Jefferson Democrat, March 3, 1892

Thomas CAGE took charge of the county poor farm on the 1st last.  He will keep things in good shape.


Whether or not the conditions were improved upon after this set of letters was published is not known. But a similar letter was published in the Jefferson Democrat newspaper a few years later. 

A CRYING SHAME:  An Open Letter to the People of Jefferson County

On Friday, Nov. 6th, [1896] a delegation from the Woman's Christian Union, and  a few other citizens of DeSoto interested in the cause of practical Christianity, paid a visit to the Jefferson County Poor Farm. The day was beautiful overhead. The roads, however, were not in very good condition. Nevertheless the ten mile drive was made in about two hours and every one was in good spirits. As we drew up to the farm the building presented a bright cheerful appearance. One of the inmates ran down from the wood pile and politely opened the gate. The ladies then spread the lunch for the party in the orchard. To partake of a luncheon was necessary for two reasons. First, in order to sustain us for the awful sights and smells which awaited us, and, secondly, because no one would have had either appetite or heart to eat after passing through such scenes of shame and misery. Little did we think that such pictures of want and inhumanity was within a stone's throw of our hastily temporized table. After satisfying our hunger we proceeded to visit the inmates, distributing apples, bananas and cake and literature. 

We said that the buildings looked bright and cheerful, but was from the outside. There is no plastering in any of the buildings; hence to keep warm during the winter must be an effort for the unfortunate poor. Yet the inmates spoke well of the treatment which they received and they seemed to be content. They said that the board was good, and plenty of it, and the ladies of the party who dropped into the dining room at dinner time reported that the food was plain but substantial and that there seemed to be a goodly supply. One thing noticeable about the inmates was their appreciation of our visit and their unfeigned unselfishness, no one despairing to get more than another everyone being highly satisfied with what he received. 

Taking our leave of this part of the farm we went to another building entirely separated from the others, and which is used for the mentally deranged. Of all the sights which we have ever witnessed, this is the saddest and most inhuman. It would be hard to find a more ghastly proof of the poet's saying that "Man's inhumanity to man makes countless thousands mourn." In one room is an idiot girl about 19 years old behind bars. Her bed is scant indeed, no pillow, not even a bedstead, but a dirty conglomeration of something spread on the floor in the corner. In the same room is an old lady of about seventy years who within the past six months is showing signs of losing her mind. We do not wonder at this. This room has no stove and yet the idiot and this old lady have had to occupy it during these cold nights. Friends, this is cruelty, is it not? Just across the hall in a room by herself, is a woman about twenty-five years old suffering from a most loathsome disease and the babe on her knee bore in a frightful manner the marks of the same curse.  The atmosphere in this room was simply awful, some of the ladies having to go out immediately, and the poverty of the room was enough to bring tears to the hardest heart. Dirt abounds in every building. But we are not through yet. More awful revelations of shameless cruelty and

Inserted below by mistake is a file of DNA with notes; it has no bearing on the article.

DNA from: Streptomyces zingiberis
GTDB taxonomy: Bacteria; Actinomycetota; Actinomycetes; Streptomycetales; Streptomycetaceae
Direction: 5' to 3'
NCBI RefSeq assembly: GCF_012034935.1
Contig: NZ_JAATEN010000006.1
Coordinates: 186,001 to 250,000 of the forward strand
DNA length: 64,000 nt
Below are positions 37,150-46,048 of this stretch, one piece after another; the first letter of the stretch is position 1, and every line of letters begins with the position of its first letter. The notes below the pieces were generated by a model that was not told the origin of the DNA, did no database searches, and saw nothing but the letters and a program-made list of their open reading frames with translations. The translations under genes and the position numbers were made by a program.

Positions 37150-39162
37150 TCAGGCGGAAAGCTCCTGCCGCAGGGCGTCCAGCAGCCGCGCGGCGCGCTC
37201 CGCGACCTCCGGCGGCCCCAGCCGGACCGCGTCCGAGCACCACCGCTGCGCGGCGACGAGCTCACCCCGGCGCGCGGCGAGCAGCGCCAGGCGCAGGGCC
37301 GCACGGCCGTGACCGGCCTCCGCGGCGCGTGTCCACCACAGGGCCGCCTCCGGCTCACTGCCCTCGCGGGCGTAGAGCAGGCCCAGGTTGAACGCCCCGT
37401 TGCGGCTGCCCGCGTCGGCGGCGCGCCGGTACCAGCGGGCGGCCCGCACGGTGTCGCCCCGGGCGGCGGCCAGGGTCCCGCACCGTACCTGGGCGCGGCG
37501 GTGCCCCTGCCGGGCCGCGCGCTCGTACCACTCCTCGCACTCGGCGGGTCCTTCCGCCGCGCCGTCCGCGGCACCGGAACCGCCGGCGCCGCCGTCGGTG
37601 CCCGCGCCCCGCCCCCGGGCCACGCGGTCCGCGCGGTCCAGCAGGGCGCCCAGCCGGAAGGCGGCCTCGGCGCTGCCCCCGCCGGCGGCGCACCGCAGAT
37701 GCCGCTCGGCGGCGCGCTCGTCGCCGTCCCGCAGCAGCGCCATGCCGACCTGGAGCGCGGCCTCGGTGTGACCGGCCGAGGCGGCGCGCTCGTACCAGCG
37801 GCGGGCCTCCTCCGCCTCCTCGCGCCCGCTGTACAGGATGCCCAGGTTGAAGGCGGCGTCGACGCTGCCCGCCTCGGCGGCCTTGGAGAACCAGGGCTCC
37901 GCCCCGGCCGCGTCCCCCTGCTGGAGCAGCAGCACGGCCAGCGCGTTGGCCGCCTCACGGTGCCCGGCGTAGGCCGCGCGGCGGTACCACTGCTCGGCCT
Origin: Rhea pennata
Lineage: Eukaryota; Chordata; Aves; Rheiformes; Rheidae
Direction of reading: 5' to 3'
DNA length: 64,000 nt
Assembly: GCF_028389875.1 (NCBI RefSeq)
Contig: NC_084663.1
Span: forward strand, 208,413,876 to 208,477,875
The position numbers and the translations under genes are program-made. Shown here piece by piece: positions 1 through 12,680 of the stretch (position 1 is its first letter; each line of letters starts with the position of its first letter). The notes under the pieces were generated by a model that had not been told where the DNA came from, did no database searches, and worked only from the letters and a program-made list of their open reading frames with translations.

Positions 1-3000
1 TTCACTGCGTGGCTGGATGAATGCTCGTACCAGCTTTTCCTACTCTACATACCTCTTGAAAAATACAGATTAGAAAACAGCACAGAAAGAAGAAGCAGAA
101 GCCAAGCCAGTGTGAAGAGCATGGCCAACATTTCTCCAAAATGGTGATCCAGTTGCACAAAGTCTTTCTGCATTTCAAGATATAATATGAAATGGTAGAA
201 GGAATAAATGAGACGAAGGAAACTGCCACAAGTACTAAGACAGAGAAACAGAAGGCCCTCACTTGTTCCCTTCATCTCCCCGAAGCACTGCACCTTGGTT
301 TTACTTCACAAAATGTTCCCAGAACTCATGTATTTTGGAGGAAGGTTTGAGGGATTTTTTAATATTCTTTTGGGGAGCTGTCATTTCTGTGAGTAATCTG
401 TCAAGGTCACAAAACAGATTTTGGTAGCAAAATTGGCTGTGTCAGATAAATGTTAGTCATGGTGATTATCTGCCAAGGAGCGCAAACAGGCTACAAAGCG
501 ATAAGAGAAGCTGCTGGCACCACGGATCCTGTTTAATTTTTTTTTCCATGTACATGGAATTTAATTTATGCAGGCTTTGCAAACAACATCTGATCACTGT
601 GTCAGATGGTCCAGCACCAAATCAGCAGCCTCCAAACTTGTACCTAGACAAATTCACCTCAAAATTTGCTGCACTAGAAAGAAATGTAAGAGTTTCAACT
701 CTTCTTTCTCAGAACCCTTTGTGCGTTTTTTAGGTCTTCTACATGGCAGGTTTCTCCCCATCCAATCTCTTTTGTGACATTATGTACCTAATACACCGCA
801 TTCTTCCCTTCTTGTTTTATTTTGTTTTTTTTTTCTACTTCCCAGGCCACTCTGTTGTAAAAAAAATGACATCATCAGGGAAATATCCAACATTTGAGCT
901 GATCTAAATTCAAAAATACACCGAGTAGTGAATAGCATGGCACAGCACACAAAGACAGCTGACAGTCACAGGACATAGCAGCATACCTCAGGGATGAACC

unpardonable neglect were yet to be visited in other apartments where these poor demented men, black and white, do not receive as much care or consideration as the cattle of the fields. 

If the accommodations and order in the rooms were a disgrace to humanity, the condition of affairs here I prefer to leave to your imagination. We must drop the word "odor," for here it was an abominable stench. That place today is a veritable "chamber of horrors," a blot upon creation and a stigma of shame upon the whole State of Missouri. If any one thinks that we are exaggerating, we respectfully refer him to the Woman's Christian Temperance Union, of DeSoto, of which Mrs. L. Mummert is president, and who was one of the visitors on last Friday. We are not blaming any one in particular. We are simply giving information from personal knowledge. Yet we cannot refrain from thinking that the people who allow their officials to let this farm to the lowest bidder are not guiltless before God and man. Nor can those officials whose duty it is to visit the county poor farm raise their heads and declare their innocence.